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No freedom of contract in Connecticut



Gregory Hanks and his family went snow-tubing in February 2003. The Powder Ridge Ski Resort in Middlefield wouldn't sell him a ticket unless he agreed to waive suit for alleged negligence. Hanks did agree (admittedly because he believed he could get out of the waiver), broke his ankle, and sued. Hanks won his gamble; the state supreme court has ruled 4-3 that the resort couldn't enforce the contract against Hanks (though he realized the benefit of the bargain of the lower price based on his promise), and his suit will go forward.

Attorney John B. Farley, one of the lawyers representing Powder Ridge, said he's not sure the ski area will continue to offer snow tubing in light of the ruling. "I don't know that they can afford to offer that activity without the benefit of these kinds of releases."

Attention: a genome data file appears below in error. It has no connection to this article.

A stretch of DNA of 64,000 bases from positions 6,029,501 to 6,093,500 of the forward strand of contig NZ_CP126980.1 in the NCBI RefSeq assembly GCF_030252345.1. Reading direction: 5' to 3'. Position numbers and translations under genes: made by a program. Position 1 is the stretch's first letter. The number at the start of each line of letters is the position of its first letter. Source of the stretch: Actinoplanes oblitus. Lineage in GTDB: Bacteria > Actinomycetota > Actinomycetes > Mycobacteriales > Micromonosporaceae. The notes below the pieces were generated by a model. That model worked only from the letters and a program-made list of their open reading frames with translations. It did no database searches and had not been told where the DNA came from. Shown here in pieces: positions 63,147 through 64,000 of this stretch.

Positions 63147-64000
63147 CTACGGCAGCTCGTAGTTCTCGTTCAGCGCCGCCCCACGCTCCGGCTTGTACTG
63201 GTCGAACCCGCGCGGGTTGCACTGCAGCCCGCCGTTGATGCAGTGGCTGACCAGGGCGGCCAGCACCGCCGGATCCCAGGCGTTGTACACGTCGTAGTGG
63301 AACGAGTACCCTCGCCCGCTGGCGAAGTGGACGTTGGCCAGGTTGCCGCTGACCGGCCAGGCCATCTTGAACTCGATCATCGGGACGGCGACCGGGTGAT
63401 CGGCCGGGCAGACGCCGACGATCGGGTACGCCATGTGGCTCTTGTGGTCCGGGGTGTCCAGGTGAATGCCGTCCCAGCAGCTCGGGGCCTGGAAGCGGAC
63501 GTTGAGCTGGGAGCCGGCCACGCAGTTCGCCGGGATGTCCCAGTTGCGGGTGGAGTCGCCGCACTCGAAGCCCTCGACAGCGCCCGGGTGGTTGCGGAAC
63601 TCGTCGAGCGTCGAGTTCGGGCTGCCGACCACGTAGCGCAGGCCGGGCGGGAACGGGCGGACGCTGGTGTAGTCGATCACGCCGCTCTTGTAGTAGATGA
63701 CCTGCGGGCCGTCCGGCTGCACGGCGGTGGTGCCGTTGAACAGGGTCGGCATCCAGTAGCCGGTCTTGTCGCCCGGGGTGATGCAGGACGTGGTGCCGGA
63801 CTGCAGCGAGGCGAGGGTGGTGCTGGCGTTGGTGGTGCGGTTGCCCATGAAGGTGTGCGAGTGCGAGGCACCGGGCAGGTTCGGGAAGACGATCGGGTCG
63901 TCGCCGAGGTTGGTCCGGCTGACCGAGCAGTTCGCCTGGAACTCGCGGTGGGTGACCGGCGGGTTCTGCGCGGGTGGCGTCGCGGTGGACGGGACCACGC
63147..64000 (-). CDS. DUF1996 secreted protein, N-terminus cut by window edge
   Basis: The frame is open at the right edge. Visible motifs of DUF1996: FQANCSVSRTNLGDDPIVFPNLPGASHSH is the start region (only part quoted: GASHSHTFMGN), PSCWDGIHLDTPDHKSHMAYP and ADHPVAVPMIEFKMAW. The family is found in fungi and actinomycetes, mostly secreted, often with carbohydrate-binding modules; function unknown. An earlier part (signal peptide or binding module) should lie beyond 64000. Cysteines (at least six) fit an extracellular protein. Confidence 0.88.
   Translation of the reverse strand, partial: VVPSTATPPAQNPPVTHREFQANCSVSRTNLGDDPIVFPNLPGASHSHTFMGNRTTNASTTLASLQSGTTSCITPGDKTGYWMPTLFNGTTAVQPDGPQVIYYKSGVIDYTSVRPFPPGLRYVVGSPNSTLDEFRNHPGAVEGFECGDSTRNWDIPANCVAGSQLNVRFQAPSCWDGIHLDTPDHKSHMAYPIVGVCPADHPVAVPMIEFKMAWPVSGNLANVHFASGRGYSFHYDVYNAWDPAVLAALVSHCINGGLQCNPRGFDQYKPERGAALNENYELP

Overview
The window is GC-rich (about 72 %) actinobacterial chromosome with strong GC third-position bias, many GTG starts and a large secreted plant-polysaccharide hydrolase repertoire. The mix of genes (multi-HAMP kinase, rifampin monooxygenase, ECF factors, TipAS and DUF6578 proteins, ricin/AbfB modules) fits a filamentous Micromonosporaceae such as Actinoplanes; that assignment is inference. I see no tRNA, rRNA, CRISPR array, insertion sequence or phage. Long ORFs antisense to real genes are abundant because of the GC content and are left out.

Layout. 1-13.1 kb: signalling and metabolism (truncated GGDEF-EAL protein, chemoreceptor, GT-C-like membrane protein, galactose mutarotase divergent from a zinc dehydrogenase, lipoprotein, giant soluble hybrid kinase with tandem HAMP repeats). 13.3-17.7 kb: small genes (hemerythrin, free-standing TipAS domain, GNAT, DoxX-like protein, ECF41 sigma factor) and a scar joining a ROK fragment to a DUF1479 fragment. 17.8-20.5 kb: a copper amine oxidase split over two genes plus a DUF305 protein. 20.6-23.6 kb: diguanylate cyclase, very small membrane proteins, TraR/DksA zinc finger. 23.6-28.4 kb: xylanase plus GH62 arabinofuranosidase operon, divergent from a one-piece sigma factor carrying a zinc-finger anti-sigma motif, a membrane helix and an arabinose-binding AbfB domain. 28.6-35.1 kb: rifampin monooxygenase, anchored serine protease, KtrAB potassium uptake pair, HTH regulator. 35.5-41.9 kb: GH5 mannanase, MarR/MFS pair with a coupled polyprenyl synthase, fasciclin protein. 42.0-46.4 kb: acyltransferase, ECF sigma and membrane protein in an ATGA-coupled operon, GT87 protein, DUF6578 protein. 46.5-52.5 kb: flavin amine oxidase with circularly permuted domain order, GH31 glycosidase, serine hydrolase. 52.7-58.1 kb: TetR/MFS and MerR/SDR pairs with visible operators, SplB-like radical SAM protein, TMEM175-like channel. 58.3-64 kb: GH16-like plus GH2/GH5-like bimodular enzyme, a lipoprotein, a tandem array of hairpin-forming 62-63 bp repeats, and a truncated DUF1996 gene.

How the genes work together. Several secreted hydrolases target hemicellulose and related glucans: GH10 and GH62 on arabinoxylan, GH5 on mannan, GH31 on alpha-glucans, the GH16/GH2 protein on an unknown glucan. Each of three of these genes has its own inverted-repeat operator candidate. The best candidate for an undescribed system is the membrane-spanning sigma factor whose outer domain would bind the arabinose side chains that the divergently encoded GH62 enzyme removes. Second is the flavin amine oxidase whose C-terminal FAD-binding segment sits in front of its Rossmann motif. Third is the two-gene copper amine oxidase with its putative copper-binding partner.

He said the ski resort will now have to analyze whether it's economically feasible to offer snow tubing.

"Assuming they can get insurance, how much will it cost?" Farley said. "It definitely makes it more expensive. It's just a question of whether it's prohibitive."

(Lynne Tuohy, "Liability Waivers Flawed", Hartford Courant, Nov. 28; Hanks v. Powder Ridge Restaurant Corp.; Hanks v. Powder Ridge Restaurant Corp. dissent).

 

 


Isaac Gorodetski
Project Manager,
Center for Legal Policy at the
Manhattan Institute
igorodetski@manhattan-institute.org

Katherine Lazarski
Press Officer,
Manhattan Institute
klazarski@manhattan-institute.org

 

Published by the Manhattan Institute

The Manhattan Insitute's Center for Legal Policy.